I've been thinking a lot about plot vs. character lately. My most recent example is the Castle over-arc of Beckett's mother's murder. When I wrote on Tuesday that I loved the step forward we'd taken in Beckett and Castle's relationship and I didn't really care about the mom's murder stuff tacked on at the end, I started to analyze that.
Setting aside the fact that I believe the writers have drawn the murder "mystery" out too long and provided such clues as "you don't know who you're dealing with," and "this is so much bigger than you imagine," without actually giving any backing so it seems silly now, I think that the original premise was good. But the reason I tune into Castle is for Beckett, Castle, Ryan and Esposito. And when I thought back to my favorite books I realized that while I loved a great plot, it really was about loving the characters for me and wanting to know more about what was going on in their lives and how they were going to deal with it. (Another great TV show that did that was 24. The plots were fast-moving and sometimes silly (hello, remember the cougar and Kim? Haha, good times) but we tuned in to see what was happening to Jack Bauer and how he was dealing with things.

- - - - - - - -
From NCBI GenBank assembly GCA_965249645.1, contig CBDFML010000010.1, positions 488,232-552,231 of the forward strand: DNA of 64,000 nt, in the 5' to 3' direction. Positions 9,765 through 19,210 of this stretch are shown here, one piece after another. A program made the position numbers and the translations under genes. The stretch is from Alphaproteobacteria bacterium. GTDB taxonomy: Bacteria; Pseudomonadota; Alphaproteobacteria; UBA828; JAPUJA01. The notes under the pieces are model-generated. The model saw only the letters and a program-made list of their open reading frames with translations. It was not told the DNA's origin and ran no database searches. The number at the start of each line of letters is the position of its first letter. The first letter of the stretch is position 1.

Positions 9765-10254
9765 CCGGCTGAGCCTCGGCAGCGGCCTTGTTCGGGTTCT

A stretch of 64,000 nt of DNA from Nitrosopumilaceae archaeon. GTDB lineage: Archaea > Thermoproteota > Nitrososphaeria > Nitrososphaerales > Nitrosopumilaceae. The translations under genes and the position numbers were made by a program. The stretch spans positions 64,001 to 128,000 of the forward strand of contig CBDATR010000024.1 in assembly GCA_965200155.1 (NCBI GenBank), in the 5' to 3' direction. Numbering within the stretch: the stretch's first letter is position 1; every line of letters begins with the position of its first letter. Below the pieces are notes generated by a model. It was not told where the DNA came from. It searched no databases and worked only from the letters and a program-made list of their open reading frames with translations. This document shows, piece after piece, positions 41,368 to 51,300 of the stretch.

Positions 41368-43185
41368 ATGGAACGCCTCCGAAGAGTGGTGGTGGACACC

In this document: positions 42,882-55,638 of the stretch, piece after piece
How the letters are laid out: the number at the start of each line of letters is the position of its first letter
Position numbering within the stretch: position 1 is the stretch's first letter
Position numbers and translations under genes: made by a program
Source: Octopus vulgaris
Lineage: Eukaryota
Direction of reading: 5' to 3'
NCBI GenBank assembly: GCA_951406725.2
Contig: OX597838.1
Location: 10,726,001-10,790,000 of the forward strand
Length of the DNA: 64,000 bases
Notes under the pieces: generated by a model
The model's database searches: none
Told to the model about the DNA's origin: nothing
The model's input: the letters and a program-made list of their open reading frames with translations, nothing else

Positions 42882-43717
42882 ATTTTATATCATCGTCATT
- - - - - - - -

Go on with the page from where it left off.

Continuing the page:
When I brought this up to an author friend of mine, she disagreed with me to some extent. "Without a great plot, who cares about the characters?" she said. So, then I thought about how I would feel if we just tuned in to see the mystery of the week for Castle, or maybe I just read about Sadie Hoffmiller's neighbor being murdered without learning anything about her kids, her boyfriend, or anything else. And I decided that for me, the characters are the most important thing because if you don't have likable, relatable characters, you don't have anything to make the reader care about the plot. You could have the greatest plot in the world, but if you have flat characters, I don't believe you will find an audience that will care. I think audiences like to be transported to someone else's life, to see their trials and how they're dealt with and for a moment, live vicariously.
I know I could do better at this in my own writing. I like to think I write stories with great twisting plots that take people away to foreign places and hurtle them through events intertwined with people that leave the reader breathless. Now I'm thinking I need to dig deeper into my characters and show how, in any given situation, my hero is worth rooting for.
What do you think? Plot or character? How can you balance both?